2013 Volkswagen Jetta HybridPosted on November 1st, 2012
Sixth-generation compact sedan gains new green option
By Nina Russin
Volkswagen has a reputation for creating cars which are not only affordable but fun to drive. Combining these attributes with exceptional fuel efficiency has been a winning formula for the current Jetta TDI. Two years later, Volkswagen adds a second green option to the compact sedan’s lineup. An all-new hybrid mates a 1.4-liter turbocharged engine to an electric motor, producing fuel economy in the 45 mile-per-gallon range.
While competitive products utilize continuously variable automatic transmissions, the Jetta Hybrid offers driving enthusiasts a more appealing seven-speed dual-clutch automatic transmission. Drivers who don’t like the lack of response which some CVT units suffer from will appreciate the dual clutch box’s crisp shifts, similar to a manual transmission.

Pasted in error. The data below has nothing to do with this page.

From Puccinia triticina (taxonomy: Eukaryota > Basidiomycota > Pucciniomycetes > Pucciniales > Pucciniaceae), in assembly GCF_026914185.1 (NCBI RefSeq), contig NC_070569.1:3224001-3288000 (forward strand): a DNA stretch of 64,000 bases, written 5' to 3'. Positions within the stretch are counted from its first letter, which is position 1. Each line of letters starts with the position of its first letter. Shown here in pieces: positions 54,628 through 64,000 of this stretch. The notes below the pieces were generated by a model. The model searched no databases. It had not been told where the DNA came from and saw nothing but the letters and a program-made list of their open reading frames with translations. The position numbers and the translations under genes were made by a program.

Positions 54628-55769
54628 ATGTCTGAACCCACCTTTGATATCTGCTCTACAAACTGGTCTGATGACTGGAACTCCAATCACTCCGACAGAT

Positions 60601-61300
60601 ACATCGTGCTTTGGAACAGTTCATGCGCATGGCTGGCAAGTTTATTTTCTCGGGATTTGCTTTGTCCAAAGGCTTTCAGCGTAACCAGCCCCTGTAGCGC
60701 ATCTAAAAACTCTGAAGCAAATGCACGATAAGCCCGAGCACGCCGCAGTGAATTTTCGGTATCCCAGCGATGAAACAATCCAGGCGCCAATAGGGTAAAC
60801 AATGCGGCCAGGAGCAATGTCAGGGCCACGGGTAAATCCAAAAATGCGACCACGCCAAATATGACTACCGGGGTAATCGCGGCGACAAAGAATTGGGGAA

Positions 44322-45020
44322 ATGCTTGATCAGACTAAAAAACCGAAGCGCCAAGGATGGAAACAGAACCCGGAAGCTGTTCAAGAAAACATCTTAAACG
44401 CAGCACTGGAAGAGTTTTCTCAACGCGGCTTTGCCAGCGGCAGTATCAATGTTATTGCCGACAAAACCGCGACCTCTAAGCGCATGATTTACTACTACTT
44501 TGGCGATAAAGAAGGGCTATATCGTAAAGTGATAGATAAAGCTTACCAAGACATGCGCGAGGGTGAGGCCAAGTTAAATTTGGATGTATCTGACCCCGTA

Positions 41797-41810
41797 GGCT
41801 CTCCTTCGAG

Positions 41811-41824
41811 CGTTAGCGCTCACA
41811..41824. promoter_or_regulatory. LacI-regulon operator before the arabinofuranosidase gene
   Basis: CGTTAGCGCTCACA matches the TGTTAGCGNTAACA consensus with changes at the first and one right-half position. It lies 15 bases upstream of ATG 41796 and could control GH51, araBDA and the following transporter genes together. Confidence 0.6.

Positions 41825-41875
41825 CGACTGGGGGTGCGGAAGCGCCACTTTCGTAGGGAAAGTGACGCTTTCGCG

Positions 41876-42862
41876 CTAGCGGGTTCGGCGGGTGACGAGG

Buyers can choose between four grades, with wheel and tire packages ranging from 15 to 17 inches. A unique front air dam, cold air intake and rear spoiler gives the hybrid 0.28 coefficient of drag, as compared to 0.30 on other Jetta models.
It’s all about the torque
A 1.4-liter block is a very small engine by anybody’s standards. While engineers realized that a naturally-aspirated block would sorely lack power, the high compression, turbocharged unit produces a respectable 184 foot-pounds of torque, beginning at engine speeds as low as 1600 rpm. By adding an electric motor which develops peak torque at extremely low engine speeds, engineers gave the Jetta hybrid 8.6-second zero-to-sixty acceleration.
The disadvantage of the engine design is that it requires premium fuel. On the flip side, there is very little parasitic power loss at altitude. To prove this, Volkswagen invited a group of journalists to test drive the new sedan in New Mexico’s high country.
Spunky performance at 7000 feet
As someone old enough to remember carbureted cars, I can vouch for how badly altitude can affect engine performance. My first new car was a 1977 Volkswagen Rabbit, which performed wonderfully at sea level, but was sluggish in the Sawtooth Mountains of Idaho.